Checking My Privilege

This is an old piece, but given the current times, I’ve seen a lot of conversations about white privilege, systemic oppression, and marginalization within the adoption community. My thoughts on the issue of privilege have deepened since I wrote this piece during my sophomore year of college, but I thought I would share it as is to hopefully resonate with any college-aged adoptees (or younger) beginning to think about race dynamics and privilege. College is a time for many young adults that generates a lot of thought about racial identity and healing, but I know that current national conversations are catalyzing these thoughts in younger adoptees, as well.

Checking My Privilege

Originally published in Gazillion Voices Magazine, 2014

At my liberal college, one of our slogans that can be heard on a daily basis is “Check your privilege.” Whether it be male privilege, Christian privilege, heterosexual privilege, or white privilege, most people have benefited in some ways by these systems that actively work to oppress other groups of people. It is a privilege to be able to forget that these hierarchies of power exist, and the extent to which we discuss privilege at Macalester seems to make up for all of the time some students have been able to live in ignorant bliss.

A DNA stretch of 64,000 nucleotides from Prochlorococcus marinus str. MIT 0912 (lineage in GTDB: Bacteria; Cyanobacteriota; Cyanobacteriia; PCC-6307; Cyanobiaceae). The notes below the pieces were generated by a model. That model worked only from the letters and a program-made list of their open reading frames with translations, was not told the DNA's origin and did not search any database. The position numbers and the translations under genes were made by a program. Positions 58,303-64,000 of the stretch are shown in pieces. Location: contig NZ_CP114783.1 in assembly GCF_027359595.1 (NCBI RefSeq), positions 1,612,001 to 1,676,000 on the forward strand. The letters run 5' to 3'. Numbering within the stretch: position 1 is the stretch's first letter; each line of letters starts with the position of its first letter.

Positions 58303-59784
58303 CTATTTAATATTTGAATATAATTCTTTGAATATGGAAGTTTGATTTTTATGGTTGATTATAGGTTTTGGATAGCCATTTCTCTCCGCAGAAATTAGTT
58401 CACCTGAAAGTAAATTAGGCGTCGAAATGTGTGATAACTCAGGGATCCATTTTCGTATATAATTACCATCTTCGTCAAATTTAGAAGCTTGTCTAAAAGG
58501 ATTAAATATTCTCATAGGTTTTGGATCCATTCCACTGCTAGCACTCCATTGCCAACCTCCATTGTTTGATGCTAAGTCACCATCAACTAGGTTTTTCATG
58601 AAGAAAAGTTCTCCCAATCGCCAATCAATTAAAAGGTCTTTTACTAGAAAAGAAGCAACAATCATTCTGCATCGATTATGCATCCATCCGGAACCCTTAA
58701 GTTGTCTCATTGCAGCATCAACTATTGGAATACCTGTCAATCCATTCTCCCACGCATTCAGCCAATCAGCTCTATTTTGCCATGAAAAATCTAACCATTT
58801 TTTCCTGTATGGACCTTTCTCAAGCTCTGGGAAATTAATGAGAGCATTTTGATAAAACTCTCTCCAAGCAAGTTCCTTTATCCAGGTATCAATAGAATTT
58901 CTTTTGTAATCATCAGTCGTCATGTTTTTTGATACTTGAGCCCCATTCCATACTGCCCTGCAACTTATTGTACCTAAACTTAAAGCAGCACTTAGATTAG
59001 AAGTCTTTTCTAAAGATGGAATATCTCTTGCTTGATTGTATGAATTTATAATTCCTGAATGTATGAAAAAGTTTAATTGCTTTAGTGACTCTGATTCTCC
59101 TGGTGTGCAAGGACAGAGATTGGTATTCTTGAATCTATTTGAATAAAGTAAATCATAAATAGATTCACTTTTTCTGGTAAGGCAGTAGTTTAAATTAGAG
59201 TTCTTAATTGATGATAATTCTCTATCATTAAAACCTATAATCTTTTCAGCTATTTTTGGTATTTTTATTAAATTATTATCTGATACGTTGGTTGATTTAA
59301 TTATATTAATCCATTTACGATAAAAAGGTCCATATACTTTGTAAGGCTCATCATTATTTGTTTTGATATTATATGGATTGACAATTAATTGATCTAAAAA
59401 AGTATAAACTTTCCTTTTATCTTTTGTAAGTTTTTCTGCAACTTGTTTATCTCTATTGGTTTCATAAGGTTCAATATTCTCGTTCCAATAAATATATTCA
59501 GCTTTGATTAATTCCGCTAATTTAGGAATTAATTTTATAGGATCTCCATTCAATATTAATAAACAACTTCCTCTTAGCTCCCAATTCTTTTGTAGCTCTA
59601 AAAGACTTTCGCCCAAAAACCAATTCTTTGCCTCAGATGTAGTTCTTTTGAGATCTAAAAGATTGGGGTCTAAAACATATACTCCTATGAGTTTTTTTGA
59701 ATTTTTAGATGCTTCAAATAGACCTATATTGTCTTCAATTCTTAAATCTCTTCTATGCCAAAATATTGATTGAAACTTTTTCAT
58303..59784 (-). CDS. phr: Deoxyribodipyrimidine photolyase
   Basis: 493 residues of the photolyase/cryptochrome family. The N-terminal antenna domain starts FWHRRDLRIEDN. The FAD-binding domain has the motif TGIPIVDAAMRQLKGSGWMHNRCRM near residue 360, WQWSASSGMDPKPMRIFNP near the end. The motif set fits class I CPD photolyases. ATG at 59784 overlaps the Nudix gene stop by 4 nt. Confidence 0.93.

As a person of color growing up in the United States, white privilege is something I have gained a strong understanding of through lived experience.  To me, white privilege means not having your citizenship and national loyalty questioned by co-workers, peers, and even strangers on the street. White privilege is not being stopped, hassled, and embarrassed every time you’re in the airport. White privilege means that questions after a speech or presentation are about the content of your words and not about how long you’ve been studying English. White privilege means never experiencing xenophobia over an ethnic first, middle, or last name. White privilege means that your words and actions are a reflection of only yourself, not your entire race. White privilege means not being followed in a store because of the stereotype that Asians are sneaky or that Black people are crooks. White privilege means having large Western eyes with a double eyelid and never being asked if you’ve considered surgery to “fix” them. White privilege means never being told, “Jeez, it was just a joke,” when you are hurt by a friend’s unintentionally racist comment.